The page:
Passion in racing is powerful, good, and needed more in 2014

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As a generally good gauge of the public consciousness at any particular moment, Twitter tends to erupt in moments of controversy, outrage or shock value. In the racing world, that’s usually after a big crash, a questionable team order issued on track or a jaw-dropping “Did you see that?!?” pass.

But back outside the racing bubble, the thing that made Twitter blow up yesterday was Richard Sherman’s now-infamous post-game interview following the Seattle Seahawks’ win in the NFC Championship Game. Sherman was, as you’d expect, purely jacked up on adrenaline after a game in which he’d made a game-saving defense of a Colin Kaepernick pass, which caused an interception. And he exploded.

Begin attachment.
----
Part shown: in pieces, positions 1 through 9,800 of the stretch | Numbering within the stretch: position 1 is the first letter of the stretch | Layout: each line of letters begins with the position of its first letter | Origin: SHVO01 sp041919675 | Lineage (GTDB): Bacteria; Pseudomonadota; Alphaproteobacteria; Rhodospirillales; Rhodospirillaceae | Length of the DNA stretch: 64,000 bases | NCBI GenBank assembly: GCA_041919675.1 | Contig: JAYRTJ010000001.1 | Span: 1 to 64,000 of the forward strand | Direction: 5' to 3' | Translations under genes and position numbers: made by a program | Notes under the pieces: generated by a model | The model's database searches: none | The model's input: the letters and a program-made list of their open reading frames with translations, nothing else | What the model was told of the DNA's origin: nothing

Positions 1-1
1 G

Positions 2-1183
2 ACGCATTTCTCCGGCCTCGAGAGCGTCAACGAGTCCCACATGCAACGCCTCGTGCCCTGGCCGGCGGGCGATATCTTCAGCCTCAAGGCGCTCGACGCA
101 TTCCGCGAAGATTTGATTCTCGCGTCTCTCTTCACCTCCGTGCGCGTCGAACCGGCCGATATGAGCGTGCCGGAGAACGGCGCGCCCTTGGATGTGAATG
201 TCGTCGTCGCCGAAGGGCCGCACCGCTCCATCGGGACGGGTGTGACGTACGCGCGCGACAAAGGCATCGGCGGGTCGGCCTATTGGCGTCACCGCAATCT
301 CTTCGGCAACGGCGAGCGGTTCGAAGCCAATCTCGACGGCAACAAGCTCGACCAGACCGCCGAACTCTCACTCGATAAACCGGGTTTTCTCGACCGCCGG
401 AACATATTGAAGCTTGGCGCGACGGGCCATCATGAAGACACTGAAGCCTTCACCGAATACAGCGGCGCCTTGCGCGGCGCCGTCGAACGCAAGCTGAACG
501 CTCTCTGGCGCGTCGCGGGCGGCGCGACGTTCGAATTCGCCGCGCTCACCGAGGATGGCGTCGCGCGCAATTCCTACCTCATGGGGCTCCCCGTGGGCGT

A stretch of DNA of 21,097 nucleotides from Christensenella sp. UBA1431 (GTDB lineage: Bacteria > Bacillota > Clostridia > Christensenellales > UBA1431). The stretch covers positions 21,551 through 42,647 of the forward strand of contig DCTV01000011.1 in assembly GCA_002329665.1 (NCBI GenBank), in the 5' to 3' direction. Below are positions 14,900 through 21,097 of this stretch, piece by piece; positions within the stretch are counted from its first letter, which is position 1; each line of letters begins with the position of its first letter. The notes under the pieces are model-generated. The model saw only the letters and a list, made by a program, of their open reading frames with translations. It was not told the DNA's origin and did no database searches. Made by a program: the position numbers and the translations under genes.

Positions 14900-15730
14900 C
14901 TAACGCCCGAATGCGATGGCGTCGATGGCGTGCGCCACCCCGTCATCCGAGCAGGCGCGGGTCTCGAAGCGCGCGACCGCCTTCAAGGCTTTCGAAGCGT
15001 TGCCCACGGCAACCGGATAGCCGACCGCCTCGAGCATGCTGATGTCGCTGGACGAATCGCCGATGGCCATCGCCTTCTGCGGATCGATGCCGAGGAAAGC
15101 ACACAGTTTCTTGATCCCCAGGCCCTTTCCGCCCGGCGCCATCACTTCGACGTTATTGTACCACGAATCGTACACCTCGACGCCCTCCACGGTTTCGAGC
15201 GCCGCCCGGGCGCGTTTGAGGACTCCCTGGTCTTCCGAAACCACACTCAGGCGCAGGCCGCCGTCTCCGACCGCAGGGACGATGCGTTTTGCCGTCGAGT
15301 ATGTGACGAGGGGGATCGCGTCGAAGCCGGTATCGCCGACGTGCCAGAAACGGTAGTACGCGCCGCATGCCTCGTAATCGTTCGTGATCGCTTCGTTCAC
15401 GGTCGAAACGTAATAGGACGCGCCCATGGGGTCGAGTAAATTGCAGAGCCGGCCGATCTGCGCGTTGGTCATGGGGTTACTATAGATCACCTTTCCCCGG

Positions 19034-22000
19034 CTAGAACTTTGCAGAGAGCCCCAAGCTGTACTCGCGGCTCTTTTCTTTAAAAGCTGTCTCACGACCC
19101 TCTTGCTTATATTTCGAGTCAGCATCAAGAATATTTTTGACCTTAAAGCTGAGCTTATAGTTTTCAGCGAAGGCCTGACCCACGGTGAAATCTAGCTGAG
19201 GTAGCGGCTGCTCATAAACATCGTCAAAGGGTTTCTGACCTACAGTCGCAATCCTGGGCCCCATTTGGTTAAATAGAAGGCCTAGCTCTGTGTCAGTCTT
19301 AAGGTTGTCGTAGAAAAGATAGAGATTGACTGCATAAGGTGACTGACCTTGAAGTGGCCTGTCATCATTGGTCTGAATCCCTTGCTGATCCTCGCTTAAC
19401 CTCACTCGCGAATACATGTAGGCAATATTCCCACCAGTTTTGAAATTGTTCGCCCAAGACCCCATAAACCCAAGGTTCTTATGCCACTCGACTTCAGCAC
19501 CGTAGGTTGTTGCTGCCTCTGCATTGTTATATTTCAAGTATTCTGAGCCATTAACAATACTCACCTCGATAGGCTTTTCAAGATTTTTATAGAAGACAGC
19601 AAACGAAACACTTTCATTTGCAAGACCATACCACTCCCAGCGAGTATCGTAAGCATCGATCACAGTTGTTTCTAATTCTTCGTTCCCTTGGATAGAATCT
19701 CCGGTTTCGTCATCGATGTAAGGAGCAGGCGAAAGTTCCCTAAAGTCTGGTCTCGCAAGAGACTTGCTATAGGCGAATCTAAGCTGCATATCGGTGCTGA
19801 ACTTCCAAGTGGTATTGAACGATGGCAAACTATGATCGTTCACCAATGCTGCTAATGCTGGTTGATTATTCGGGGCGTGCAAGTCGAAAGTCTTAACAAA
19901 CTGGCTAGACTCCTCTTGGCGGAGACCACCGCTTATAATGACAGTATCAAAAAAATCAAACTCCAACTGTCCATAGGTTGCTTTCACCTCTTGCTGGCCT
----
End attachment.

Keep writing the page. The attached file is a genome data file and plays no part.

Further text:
Still, the man has a Master’s degree from Stanford and writes a weekly column for Peter King’s TheMMQB.com, so he’s clearly no dummy. He’s a bright individual, a talented player and able to enter into a state during the game where he can be so intense after the game, that it all came flying out in the immediate moments after it finished.

Motorsports has those moments, but they’re rarer. The immediate post-crash interview comes to mind, if a driver has only just got back to his pit and speaks to a pit reporter.